Ventilatory Pattern and Chest Wall Mechanics during Ketamine Anesthesia in Humans


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Abstract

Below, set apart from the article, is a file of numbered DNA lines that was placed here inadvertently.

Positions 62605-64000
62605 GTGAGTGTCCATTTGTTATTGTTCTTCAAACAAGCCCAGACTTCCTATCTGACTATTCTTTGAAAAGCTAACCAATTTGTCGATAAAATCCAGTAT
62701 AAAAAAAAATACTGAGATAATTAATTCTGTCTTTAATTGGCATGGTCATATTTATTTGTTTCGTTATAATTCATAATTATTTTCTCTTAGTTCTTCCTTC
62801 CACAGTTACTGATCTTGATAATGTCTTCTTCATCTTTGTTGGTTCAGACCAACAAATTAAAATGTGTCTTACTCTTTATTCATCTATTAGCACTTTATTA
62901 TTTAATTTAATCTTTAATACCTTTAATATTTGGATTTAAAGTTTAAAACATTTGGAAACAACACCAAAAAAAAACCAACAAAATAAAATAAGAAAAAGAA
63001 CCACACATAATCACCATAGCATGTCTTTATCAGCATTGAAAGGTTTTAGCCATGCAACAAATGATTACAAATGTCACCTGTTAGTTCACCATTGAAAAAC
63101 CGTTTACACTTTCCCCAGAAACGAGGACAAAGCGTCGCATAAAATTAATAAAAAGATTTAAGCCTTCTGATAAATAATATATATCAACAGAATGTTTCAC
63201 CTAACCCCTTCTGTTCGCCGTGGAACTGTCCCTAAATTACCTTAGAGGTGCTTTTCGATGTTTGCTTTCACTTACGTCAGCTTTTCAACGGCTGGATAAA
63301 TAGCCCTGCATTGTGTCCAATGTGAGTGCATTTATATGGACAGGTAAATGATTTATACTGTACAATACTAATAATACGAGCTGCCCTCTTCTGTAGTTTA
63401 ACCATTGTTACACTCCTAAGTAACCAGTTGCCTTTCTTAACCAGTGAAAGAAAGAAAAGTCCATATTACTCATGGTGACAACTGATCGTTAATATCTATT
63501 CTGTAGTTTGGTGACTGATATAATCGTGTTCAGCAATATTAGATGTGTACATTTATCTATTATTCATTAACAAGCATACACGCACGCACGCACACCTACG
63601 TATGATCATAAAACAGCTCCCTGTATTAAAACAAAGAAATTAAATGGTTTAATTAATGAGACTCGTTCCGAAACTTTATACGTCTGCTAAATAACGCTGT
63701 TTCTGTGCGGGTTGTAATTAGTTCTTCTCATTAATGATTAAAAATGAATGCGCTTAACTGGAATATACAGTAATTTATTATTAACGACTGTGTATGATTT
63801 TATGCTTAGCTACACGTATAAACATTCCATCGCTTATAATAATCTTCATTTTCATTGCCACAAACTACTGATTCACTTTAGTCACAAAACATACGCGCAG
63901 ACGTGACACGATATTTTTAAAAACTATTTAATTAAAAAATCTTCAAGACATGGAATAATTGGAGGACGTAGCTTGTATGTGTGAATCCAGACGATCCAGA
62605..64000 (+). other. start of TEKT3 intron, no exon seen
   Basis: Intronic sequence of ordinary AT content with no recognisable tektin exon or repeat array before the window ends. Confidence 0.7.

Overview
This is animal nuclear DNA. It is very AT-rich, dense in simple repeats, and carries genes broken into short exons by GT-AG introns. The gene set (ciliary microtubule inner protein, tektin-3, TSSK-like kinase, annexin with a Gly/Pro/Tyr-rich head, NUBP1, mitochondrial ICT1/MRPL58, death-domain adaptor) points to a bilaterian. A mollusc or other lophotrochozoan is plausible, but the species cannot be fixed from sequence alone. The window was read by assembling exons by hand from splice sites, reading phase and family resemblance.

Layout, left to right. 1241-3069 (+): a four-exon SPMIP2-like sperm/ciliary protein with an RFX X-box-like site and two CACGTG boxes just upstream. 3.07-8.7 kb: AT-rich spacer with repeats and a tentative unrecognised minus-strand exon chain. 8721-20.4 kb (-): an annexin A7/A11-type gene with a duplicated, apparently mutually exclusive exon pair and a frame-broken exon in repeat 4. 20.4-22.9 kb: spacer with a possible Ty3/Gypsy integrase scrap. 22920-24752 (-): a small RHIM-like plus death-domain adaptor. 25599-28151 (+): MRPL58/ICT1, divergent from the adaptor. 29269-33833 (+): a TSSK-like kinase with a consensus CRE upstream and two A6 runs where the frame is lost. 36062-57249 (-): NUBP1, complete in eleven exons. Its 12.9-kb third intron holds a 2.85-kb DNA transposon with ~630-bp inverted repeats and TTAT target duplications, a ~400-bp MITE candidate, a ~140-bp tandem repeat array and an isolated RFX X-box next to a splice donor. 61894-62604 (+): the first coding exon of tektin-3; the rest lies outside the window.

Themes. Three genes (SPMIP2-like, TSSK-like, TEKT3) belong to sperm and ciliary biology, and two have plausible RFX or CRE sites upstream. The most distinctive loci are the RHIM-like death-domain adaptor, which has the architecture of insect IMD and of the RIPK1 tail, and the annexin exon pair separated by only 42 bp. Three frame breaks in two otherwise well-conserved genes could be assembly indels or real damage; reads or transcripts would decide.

The effects of anesthetic doses of ketamine (iv bolus of 3 mg · kg−1 followed by a continuous infusion of 20 μg · kg−1 · min−1) on functional residual capacity (FRC) measured by the helium dilution method and on the breathing pattern recorded by a noninvasive method (NIM) based on chest wall circumference changes were studied in 14 ASA P.S.I patients. Ketamine anesthesia was associated with: 1) the maintenance of FRC, minute ventilation, and tidal volume; 2) an increase in rib cage contribution to tidal breathing; and 3) an alteration of volume-motion relationships of the chest wall compartments. It is concluded that: 1) in contrast to volatile anesthetic agents, ketamine anesthesia has a sparing effect on intercostal muscle activity, which may explain the maintenance of FRC; and 2) changes in chest wall geometry and compliance induced by anesthetic agents must be taken into account for NIM to be valid.

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